Of course, lower levels of omega-3 fatty acids usually indicate higher levels of omega-6 fatty acids, giving rise to an unbalanced ratio of omega-3 to omega-6 fatty acids. This is why the highest correlation with increased childhood obesity was found with an increasing ratio of arachidonic acid to EPA and DHA in the blood of the mother and also in the umbilical cord of the fetus. This makes perfect sense since it is known from animal studies that the higher the omega-6 to omega-3 ratio in the diet of the mother, the greater the obesity in the offspring (3-5).

So if you want to begin to decrease childhood obesity, it is probably best to start in the womb of the mother with appropriate prenatal nutrition using appropriate levels of omega-3 fatty acids. This would prevent the fetal programming of the unborn child that would lead to rapid accumulation of excess body fat after birth. I think this makes a lot more sense than telling obese children to “eat less and exercise more” after their genetic expression has been altered in the womb. And if this makes sense, then doesn’t it also strongly suggest that feeding children more omega-3 and less omega-6 fatty acids after birth will silence the activation of ancient genes that make them fat and keep them fat (6).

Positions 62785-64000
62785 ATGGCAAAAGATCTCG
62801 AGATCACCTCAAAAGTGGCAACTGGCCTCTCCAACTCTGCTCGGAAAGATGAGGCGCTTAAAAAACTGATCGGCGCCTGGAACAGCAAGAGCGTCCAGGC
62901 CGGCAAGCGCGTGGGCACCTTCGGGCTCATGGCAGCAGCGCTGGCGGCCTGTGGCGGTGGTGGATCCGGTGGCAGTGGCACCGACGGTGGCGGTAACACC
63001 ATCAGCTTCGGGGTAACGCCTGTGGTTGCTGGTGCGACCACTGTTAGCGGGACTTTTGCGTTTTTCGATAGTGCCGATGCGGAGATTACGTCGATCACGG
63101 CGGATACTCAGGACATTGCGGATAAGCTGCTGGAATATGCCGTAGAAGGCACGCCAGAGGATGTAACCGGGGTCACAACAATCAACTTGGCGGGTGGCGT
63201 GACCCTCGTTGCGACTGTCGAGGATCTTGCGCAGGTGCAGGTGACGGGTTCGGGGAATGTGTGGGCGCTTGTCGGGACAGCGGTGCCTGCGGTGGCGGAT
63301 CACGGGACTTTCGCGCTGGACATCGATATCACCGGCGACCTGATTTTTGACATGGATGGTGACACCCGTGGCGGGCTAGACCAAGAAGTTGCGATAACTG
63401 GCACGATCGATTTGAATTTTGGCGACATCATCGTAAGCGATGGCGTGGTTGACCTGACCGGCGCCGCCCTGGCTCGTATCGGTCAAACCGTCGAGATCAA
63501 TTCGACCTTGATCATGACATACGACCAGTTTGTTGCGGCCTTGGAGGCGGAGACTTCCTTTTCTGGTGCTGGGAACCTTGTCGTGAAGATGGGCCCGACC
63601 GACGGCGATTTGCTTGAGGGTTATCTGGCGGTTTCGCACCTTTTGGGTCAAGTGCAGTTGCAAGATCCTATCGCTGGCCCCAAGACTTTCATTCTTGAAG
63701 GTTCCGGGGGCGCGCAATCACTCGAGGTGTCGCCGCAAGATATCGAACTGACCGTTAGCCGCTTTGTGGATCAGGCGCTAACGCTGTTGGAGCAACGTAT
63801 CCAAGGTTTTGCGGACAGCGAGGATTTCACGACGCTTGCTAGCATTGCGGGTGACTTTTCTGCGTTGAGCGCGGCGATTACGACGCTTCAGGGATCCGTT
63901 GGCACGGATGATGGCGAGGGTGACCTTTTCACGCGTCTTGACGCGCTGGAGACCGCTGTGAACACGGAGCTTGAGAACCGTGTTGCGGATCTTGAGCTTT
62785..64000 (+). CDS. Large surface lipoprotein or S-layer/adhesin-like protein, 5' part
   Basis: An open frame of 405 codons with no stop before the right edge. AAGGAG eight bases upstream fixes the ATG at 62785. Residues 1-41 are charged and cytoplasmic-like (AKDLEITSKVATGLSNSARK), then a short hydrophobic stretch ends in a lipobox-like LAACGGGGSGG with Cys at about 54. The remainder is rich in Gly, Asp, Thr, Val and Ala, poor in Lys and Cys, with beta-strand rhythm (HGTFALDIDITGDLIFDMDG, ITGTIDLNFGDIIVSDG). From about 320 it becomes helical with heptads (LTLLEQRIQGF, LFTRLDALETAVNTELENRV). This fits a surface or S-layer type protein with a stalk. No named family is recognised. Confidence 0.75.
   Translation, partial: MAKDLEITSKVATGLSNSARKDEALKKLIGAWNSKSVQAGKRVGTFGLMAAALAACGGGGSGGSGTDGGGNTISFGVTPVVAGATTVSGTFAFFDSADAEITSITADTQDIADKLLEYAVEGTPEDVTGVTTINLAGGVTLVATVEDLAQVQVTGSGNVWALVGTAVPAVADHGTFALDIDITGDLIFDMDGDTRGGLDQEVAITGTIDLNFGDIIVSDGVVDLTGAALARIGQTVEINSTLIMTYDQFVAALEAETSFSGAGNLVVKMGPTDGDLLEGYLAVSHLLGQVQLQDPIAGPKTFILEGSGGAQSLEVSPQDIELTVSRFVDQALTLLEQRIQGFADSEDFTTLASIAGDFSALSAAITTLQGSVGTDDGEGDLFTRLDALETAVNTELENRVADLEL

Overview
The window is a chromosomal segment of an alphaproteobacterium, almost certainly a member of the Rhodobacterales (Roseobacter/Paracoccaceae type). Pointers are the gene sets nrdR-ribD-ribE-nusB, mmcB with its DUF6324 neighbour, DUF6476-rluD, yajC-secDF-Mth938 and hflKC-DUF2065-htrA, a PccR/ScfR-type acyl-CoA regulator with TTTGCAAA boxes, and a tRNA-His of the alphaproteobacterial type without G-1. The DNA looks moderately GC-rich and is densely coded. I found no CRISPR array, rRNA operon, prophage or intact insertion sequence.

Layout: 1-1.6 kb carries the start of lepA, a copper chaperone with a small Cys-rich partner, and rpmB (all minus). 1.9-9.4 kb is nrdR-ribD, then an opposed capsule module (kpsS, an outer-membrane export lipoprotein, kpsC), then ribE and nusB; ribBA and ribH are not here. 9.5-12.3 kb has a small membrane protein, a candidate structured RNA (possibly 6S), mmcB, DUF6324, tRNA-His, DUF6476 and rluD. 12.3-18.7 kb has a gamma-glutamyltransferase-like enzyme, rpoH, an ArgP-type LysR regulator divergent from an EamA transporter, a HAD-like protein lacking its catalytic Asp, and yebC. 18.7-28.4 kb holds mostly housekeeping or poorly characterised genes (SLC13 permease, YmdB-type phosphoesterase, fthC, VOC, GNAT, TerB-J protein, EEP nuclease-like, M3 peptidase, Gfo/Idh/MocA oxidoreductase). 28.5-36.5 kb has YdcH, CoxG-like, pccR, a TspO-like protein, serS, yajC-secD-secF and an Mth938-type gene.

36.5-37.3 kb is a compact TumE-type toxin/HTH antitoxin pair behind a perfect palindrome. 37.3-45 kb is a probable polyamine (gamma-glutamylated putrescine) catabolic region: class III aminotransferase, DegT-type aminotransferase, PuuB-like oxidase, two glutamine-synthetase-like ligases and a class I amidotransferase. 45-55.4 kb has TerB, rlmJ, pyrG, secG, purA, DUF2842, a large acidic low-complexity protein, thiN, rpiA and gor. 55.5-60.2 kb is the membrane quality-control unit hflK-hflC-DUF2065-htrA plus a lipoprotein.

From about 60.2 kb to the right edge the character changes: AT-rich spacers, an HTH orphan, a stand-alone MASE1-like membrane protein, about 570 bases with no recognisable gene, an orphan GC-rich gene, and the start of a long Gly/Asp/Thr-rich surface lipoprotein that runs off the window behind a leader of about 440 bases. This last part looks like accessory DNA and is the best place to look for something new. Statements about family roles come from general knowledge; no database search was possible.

References

  1. Lee H, Lee D, Guo G, and Harris KM. “Trends in body mass index in adolescence and young adulthood in the United States: 1959-2002.” J Adolescent Heath DOI:10.1016/jadolheath2011.04.019 (2011)
  2. Donahue SMA, Rifas-Shiman SL, Gold DR, Jouni ZE, Gilman MW, and Oken E. “Prenatal fatty acid status and child adiposity at age 3.” Am J Clin Nutr 93: 780-788 (2011)
  3. Korotkova M, Gabrielsson BG, Holmang, A, Larrson BM, Hanson LA, and Strandvik B. “Gender-related long-term effects in adult rats by perinatal dietary ratio of n-6/n-3 fatty acids.” Am J Physiol Regul Integr Comp Physiol 288: R575-579 (2005)
  4. Ailhaud G, Guesnet P, and Cannane SC. “An emerging risk factor for obesity: does disequilibrium of polyunsaturated fatty acid metabolism contribute to excessive adipose tissue development?” Br J Nutr 100: 461-470 (2008)
  5. Massiera L, Barbry P, Guesnet P, Joly A, Luquet S, Moreihon-Brest C, Moshen-Kanson T, Amri E-Z, and Ailhaud G. “A western-like fat diet is sufficient to induce a gradual enhancement in fat mass over generations.” J Lipid Res 51: 2352-2361 (2010)